This step is not absolutely necessary, but to help see my text, I intend to use white for my text color. The color you choose for your text does not matter because we fill the text with an image in an instant, but it still helps you to see the text when adding text. To set the text color to white, all we have to do is set the Foreground Photoshop color to white.

First, press the letter D on your keyboard to reset the Foreground and Background colors to their default state. Black is the default color for Foreground and white is the default color for Background.

 To move them, the white color changes to Foreground, press the letter X on your keyboard. If you look at the Foreground and Background color swaps near the bottom of the Tools palette, you can see that white is now the Foreground color (left swatch):

Step 9: Add your text

Select the Type tool, select your font as the Foreground color and whiten it, click in your document window and add your text. Since I use an ocean scene photo in Hawaii, I want to type the word “HAWAII”:

After you have done this, click on the green tick in the options section.

Step 10: Resize and resize the text with the Free Transform command

You will probably need to resize your text at this point and reposition it, we can do both using the Free Transform Photoshop command. Press Ctrl + T (Windows) / Command + T (Mac) on your keyboard to place the Free Transform box and handles in the text you want, then drag each of the categories to resize the text.

If you want to resize the text without distorting the shape, hold down the Shift key and drag all four corner handles. You can also resize the text from the center by holding down the Alt (Windows) / Option (Mac) key.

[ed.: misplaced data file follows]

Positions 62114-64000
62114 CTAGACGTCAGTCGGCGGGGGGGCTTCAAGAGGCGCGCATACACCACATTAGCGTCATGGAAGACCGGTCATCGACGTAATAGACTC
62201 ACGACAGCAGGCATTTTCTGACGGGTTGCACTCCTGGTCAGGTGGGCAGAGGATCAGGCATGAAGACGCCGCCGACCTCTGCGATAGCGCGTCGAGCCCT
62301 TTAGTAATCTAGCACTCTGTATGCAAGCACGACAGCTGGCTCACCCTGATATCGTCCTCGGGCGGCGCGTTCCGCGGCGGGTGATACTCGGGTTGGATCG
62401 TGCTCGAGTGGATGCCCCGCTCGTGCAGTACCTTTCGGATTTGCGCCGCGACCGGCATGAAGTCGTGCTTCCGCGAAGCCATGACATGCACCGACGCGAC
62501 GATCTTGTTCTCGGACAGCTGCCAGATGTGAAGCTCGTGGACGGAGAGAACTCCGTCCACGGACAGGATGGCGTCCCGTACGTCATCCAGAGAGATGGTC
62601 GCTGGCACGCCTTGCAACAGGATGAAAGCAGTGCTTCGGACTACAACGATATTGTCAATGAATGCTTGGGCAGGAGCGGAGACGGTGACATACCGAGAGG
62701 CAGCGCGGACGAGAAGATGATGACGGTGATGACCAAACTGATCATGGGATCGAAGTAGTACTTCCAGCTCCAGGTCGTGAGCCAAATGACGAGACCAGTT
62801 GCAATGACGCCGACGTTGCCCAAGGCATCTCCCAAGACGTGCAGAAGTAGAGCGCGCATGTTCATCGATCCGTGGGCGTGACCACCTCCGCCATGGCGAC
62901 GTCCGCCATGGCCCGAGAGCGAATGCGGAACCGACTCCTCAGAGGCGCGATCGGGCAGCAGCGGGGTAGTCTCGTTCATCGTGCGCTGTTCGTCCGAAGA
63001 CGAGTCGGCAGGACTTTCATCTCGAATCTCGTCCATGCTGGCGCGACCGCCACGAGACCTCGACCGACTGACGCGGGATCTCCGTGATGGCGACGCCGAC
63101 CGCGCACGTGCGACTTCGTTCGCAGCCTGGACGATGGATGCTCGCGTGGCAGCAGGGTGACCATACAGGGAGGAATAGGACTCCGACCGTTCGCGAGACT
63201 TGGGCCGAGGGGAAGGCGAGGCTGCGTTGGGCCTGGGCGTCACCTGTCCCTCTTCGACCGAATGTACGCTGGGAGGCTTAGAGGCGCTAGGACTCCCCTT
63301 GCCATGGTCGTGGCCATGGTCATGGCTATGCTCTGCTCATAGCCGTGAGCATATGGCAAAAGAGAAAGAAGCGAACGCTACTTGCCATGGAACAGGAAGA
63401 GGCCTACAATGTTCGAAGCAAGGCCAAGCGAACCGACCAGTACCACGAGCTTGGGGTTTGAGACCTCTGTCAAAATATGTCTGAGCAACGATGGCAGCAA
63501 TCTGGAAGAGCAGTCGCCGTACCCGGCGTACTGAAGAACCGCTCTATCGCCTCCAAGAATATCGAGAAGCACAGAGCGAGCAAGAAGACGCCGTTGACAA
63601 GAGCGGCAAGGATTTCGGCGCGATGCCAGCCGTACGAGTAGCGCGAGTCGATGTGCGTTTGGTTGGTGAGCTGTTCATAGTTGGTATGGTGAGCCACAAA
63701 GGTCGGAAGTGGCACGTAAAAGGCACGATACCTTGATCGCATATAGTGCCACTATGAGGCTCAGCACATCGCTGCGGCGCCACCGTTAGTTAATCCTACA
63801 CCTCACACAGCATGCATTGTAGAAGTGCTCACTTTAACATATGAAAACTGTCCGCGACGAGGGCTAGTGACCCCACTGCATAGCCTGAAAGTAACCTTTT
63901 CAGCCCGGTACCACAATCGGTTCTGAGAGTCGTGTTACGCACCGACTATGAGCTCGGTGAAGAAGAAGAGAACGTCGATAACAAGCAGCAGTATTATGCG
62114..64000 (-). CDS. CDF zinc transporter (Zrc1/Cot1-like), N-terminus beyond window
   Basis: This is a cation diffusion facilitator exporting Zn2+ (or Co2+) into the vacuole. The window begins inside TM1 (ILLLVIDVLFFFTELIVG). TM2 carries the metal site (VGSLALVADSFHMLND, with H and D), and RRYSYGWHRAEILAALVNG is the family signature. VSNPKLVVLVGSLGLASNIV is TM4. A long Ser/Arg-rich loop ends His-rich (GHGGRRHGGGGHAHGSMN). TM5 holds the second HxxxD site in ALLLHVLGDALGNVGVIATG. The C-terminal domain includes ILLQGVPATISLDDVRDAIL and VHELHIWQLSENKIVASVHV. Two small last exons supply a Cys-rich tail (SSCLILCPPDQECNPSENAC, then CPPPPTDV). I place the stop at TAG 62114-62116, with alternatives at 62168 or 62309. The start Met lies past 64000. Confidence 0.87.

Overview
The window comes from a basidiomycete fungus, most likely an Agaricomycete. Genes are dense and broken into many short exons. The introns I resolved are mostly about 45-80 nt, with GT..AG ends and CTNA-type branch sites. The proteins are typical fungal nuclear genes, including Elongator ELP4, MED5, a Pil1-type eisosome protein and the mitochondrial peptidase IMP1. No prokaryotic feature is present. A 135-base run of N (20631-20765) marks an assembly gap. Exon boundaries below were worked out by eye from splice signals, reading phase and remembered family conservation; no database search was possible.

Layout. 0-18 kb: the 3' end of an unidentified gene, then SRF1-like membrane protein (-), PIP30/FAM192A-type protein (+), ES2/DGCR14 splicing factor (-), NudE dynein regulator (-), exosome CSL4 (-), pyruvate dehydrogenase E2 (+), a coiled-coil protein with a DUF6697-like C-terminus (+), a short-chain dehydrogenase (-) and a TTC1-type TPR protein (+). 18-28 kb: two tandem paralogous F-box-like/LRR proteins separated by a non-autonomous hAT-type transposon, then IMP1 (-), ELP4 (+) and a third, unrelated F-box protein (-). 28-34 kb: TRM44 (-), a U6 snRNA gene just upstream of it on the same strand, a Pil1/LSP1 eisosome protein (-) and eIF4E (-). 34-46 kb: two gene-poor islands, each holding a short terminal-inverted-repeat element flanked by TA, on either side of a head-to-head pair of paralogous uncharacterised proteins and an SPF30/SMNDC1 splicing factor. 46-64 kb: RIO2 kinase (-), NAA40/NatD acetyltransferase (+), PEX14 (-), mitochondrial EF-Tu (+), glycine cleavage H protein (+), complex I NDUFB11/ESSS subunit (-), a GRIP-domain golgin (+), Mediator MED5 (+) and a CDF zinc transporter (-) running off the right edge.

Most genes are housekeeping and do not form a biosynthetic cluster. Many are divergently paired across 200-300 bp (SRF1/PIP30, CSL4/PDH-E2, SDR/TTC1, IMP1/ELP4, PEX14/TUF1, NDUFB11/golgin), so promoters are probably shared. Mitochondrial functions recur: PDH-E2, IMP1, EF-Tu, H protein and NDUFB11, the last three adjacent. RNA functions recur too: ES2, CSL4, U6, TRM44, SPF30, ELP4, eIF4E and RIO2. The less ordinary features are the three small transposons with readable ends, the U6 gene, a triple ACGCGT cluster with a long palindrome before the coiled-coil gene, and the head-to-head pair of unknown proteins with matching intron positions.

Finally, to move the text, click anywhere on the Free Transform box and drag your mouse to move the text inside the document window:

Press Enter (Windows) / Return (Mac) when accepting the change and exiting the Free Transform command.

Step 11: Drag the text layer below “Layer 1”

Now that you have written your text the way we want it to be, we need to move the typing layer below the text in the Layers palette. Click on the text layer, then simply drag it under “Layer 1”. You will see a thick black line appear between “Layer 1” and “Layer 2”:

When the black line appears to place the typing layer between “Layer 1” and “Layer 2”, release your mouse button:

Step 12: Select “Layer 1” again

Click “Layer 1” again in the Layers palette to select it:

Now that the image on “Layer 1” is being viewed, the text temporarily disappears into the document window.

Step 13: Create a clipping mask

To create the illusion that the image is in the text, we must use a clipping mask. This will “clip” the “Layer 1” image to the text on the layer, directly below it. Each part of the photo that appears directly above the letters will be visible in the document. The rest of the photo disappears from the view of the others.

By selecting “Layer 1” in the Layers palette, go to the Layer menu at the top of the page and select Create Clipping Mask:

Layer> Create Clipping Mask

If we look in the document window we can see that the image is now inside the text:

Step 14: Add a Drop Shadow (Optional)

To complete my effect, I want to add a drop shadow to the letters. If you want to do this, first select the type layer in the Layers palette, then click on the Layer Styles icon at the bottom of the Layers palette:

Select Drop Shadow from the list of layer styles that appear:

This box sets the Layer Style Photoshop section box in the middle column to Drop Shadow options. I’m going to drop most of the options, but I’m reducing the Opacity of the drop to about 60%, so it ‘s not too sharp and I’m bringing the Angle of the drop to 120 °:

When you are done, click OK to apply a drop shadow from the Layer Style box. Here is the final image of my “image in text”: